Posters are a time-tested way to get kids to synthesize and present information visually. There are many great options, below are a few of my favorites.
(free/ in-app purchases)
Using Pic Collage you can combine your photos in different ways . Scatter photos onto the background of your choosing or create a grid of your photos. Take the best parts of two photos to make one great one. Create a panorama or a mosaic out of multiple photos. Get creative with freeform collages, cutouts, filters, borders, stickers, and text.
PicCollage for the iPad now offers School Settings for the iPad/iPhone, which means schools can turn off the social sharing features of the app and prevent students from searching the web for images from within the app.
Canva is a nice tool for designing infographics, collages, flyers, and slides in your web browser or on your iPad. Search Canva’s library of millions of stock images, illustrations, backgrounds and fonts. Start with beautiful layouts or design from scratch. The new Canva for Education site features eighteen lesson plans. The lesson plans include things like Paul's making historical infographics in which students summarize and visually represent the connections between historical events and their causes. For the elementary school crowd Terri has a lesson called Initial Selfies in which students learn to isolate and pronounce the initial, medial vowel, and final sounds. One of Steven's lesson plans calls for students to build graphics about percentages.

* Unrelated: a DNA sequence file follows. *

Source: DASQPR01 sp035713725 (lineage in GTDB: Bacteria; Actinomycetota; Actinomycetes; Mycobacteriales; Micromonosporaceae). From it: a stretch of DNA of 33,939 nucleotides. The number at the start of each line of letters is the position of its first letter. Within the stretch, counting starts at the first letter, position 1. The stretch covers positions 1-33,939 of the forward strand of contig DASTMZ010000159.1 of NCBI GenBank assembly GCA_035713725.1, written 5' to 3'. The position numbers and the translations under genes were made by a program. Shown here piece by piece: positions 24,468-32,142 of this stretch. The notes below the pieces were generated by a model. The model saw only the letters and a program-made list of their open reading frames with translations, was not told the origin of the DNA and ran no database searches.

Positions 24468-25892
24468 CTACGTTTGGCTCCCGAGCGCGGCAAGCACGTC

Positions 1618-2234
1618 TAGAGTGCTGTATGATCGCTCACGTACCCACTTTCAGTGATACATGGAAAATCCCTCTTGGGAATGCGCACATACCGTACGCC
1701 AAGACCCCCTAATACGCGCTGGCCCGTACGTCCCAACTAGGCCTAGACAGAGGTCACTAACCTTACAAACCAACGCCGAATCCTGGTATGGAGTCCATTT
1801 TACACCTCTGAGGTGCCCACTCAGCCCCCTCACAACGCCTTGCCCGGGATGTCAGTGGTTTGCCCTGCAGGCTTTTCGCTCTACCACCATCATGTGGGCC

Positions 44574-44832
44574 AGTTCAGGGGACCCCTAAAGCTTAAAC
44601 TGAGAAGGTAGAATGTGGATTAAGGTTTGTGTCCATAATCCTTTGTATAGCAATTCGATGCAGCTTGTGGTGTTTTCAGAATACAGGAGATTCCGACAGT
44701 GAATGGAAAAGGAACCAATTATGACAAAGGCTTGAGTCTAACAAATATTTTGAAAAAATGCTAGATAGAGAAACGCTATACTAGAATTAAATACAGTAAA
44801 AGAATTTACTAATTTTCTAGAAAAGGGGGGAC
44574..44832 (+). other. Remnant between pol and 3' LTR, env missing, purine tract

.What is great about this app is that you can make multimedia, interactive collages. It is very easy to use, automatically saves, and is a great learning tool. Beyond creating pictures with links, images, and videos you can also use ThingLink as a powerful organizer, aggregation tool, and curator.
Some ideas include using ThingLink to organize class projects with multiple online components. As digital Portfolios where students can post links to their course work from the year to a single ThingLink, and connect projects, videos, artwork, essays, outlines, posters. etc.
Also, consider app smashing. Have students create a collage using Canva or Pic Collage and then add links via ThingLink.